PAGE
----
US President Donald Trump has blocked Broadcom’s bid for Qualcomm on grounds of national security, putting an end to what would have been the technology industry’s biggest deal ever.
Trump issued an order on Monday prohibiting Singapore-based Broadcom from pursuing its hostile attempt to buy Qualcomm, Reuters reports.
“The proposed takeover of Qualcomm by the Purchaser (Broadcom) is prohibited, and any substantially equivalent merger, acquisition, or takeover, whether effected directly or indirectly, is also prohibited,” the presidential order said, according to the report.
Qualcomm had rebuffed Broadcom’s US$117 billion takeover bid, which was under investigation by the Committee on Foreign Investment in the United States (CFIUS), a multi-agency panel that reviews the national security implications of acquisitions of US corporations by foreign companies.
The order issued by the White House cited “credible evidence” that led Trump to believe that Broadcom’s control of Qualcomm could “impair the national security of the United States.”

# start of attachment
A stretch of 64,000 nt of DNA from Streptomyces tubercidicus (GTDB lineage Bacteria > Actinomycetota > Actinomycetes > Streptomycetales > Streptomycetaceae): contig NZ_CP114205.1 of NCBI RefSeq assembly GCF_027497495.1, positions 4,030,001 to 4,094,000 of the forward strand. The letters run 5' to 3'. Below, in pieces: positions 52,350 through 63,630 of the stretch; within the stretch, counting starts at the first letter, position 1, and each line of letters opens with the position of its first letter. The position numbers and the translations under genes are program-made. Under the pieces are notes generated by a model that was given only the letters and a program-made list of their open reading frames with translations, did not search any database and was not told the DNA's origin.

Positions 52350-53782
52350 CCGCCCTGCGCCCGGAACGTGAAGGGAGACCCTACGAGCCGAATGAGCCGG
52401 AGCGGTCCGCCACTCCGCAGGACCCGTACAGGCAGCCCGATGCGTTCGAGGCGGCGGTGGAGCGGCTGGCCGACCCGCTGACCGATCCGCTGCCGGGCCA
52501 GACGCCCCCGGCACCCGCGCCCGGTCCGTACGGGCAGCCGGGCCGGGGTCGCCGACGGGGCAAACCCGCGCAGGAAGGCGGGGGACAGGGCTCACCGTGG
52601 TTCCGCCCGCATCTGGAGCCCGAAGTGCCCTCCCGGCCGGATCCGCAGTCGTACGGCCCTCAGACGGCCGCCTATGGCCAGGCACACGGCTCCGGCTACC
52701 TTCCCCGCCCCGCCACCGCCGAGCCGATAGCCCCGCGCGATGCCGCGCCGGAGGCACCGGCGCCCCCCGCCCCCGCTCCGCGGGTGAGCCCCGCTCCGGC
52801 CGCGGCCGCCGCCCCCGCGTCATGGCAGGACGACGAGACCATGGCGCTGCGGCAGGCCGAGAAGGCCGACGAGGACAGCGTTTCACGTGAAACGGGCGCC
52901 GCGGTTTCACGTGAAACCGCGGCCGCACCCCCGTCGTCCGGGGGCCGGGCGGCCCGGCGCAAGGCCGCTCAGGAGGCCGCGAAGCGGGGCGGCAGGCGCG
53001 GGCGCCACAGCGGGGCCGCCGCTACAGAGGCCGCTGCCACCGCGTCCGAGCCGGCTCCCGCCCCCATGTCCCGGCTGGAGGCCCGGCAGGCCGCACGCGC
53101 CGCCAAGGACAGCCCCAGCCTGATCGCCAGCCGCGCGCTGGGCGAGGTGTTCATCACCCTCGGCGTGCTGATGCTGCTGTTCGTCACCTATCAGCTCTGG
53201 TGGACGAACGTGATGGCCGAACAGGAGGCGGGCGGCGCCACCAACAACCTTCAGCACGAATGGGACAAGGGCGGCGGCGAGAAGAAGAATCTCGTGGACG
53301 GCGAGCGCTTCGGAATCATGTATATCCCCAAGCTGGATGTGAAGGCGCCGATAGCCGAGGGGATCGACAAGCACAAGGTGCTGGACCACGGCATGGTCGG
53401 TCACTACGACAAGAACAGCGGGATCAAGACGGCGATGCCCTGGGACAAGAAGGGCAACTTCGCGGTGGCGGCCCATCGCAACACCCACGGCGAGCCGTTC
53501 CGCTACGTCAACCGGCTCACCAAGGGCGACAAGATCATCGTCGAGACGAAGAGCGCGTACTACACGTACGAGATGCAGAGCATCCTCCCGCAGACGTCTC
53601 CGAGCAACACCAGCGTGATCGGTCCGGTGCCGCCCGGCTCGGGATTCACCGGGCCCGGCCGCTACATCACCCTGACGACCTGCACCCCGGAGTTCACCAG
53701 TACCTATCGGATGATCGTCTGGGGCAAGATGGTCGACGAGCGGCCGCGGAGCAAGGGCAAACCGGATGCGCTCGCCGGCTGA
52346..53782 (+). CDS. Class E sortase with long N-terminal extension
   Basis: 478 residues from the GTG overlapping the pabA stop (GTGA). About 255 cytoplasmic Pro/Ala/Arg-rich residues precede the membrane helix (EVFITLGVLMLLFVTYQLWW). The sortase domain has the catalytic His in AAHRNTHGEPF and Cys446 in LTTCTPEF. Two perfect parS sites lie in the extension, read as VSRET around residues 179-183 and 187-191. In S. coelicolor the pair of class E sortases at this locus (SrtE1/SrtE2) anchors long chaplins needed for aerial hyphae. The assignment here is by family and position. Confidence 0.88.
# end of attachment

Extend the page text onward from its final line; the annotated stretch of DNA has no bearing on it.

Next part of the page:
This is the fifth time ever a US President has blocked a deal based on CFIUS objections and the second deal Trump has stopped since assuming office, Reuters noted.
Trump’s move accelerated a decision that appeared likely after CFIUS told Broadcom in a letter on Sunday that its investigation “so far confirmed the national security concerns.”
In the latter, CFIUS told lawyers for the firms that Broadcom had repeatedly violated one of its orders in its pursuit of Qualcomm and that its investigation “so far” confirmed the national security risks it had previously identified with the proposed merger, according to the Wall Street Journal.
CFIUS already said it was worried that Broadcom, which is known to focus on cost-cutting, would stymie research and development at San Diego-based Qualcomm, and weaken it against foreign rivals racing to develop next-generation wireless technology, such as China’s Huawei Technologies.
In the letter, a Treasury official said CFIUS accelerated its investigation into the bid in light of Broadcom’s violations of the panel’s earlier order. That had required the company to provide CFIUS with five business days’ notice before taking any action toward redomiciling in the US.
Broadcom on March 6 applied for a court hearing in Singapore regarding the redomiciliation plan, according to the Journal.
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